Fermilab Today Wednesday, Nov. 26, 2008

Wednesday, Nov. 26

Thursday, Nov. 27
Happy Thanksgiving

Friday, Nov. 28
Day after Thanksgiving

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a weekly calendar with links to additional information.




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Weather at Fermilab

Current Security Status

Secon Level 3

Wilson Hall Cafe

Wednesday, Nov. 26
- Portabello harvest grain
- Smart cuisine: Santa Fe chicken quesadilla
- Turkey dinner
- Cuban panini
- Assorted sliced pizza

Wilson Hall Cafe Menu

Chez Leon

Wednesdsay, Nov. 26
- Cheese fondue
- Marinated vegetable salad
- Mixed berry parfait

Thursday, Nov. 27
- Closed

Chez Leon Menu
Call x3524 to make your reservation.


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Grzegorz Deptuch wins
early career award

PPD's Ray Yarema nominated Fermilab engineer Grzegorz Deptuch for IEEE's Radiation Instrumentation Early Career Award.

The IEEE Nuclear and Plasma Sciences Society has awarded Grzegorz (Gregory) Deptuch, senior engineer at Fermilab, its Radiation Instrumentation Early Career Award.

Every two years, the society presents the award and a $1,500 prize to someone who has made significant contributions to the fields of radiation instrumentation and measurement techniques for ionizing radiation within 10 years of earning their last degree.

Monolithic chips require fewer parts and are cheaper to produce. Because the pixels are smaller, they allow scientists to record the location where particles passed through a detector with greater accuracy.

"(Deptuch) is an extremely talented engineer," said Ray Yarema, the Fermilab engineer who nominated him. When Yarema asked for letters of recommendation for Deptuch, he received double the amount needed.

"It's always a big pleasure to see that someone recognizes your work and considers it worth mentioning to others," Deptuch said.

Deptuch impressed his colleagues and superiors with his development of ways to use monolithic active pixel sensors - originally developed for use in digital cameras - in high-energy physics experiments.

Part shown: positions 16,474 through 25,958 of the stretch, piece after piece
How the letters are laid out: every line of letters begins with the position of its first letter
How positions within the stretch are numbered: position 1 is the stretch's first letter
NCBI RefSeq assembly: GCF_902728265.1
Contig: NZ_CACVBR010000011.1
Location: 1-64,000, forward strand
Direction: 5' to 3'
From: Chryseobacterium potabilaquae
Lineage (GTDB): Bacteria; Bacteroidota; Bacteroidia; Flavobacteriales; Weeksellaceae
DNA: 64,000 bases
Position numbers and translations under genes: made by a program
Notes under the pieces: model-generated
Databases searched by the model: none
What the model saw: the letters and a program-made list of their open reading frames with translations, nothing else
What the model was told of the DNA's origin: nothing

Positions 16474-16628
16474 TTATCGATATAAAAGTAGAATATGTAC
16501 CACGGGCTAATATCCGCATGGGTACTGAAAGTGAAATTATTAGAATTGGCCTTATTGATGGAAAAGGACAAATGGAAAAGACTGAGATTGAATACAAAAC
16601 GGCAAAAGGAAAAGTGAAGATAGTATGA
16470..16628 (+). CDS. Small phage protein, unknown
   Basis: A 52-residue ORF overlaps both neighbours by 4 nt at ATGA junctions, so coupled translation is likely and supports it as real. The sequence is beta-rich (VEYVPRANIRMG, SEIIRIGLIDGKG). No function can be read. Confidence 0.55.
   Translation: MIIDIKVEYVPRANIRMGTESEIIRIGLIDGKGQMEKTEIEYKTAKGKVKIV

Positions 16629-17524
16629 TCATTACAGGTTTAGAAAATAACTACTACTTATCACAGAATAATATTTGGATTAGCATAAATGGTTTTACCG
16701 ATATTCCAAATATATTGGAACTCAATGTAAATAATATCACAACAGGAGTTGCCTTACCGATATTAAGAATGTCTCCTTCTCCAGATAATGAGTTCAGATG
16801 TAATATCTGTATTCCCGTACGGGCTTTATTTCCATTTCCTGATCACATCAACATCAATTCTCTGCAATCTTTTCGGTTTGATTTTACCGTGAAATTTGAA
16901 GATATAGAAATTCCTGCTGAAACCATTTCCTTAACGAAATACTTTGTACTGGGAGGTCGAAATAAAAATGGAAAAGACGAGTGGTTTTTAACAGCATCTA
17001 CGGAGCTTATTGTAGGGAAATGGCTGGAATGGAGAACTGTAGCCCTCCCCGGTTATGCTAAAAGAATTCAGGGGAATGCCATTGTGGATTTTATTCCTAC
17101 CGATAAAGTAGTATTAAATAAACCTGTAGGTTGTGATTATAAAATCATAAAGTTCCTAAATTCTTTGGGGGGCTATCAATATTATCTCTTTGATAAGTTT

"This is what I like the most: engineering meeting physics," Deptuch said. "You work on the border and achieve practical results."

Deptuch earned his master's degree in electrical engineering and his Ph.D. in electronics and physics from the University of Science and Technology AGH in Krakow, Poland, and a Ph.D. in electronis and physics from the Université Louis Pasteur in Strasbourg, France.

Many pixel sensors consist of two parts: a sensor and a readout chip. About a decade ago, during his Ph.D. research, Deptuch developed a way to integrate the two into a single monolithic structure.

"The game in high-energy physics is trying to look at smaller and smaller things," Yarema said.

Deptuch received the award at the society's annual meeting held in Dresden, Germany. Deptuch's parents, who live in Krakow, Poland, attended the award luncheon.

-- Kathryn Grim

In Brief

Parking lot theft

Thefts of electronic devices from cars often occur in parking lots at large shopping centers and apartment complexes. Fermilab is not immune. A window in an employee's car was smashed and a navigation device stolen last Thursday.

Local police departments have noted a spike in thefts of such electronic devices from cars. Thieves target a vehicle because they see a device they value or they see the tell-tale signs that the vehicle contains such a device - perhaps hidden under a seat or in the glove box. Thieves look for the device's holder, the marks on the windshield left by the holder's suction cup or a patch of Velcro on the dash.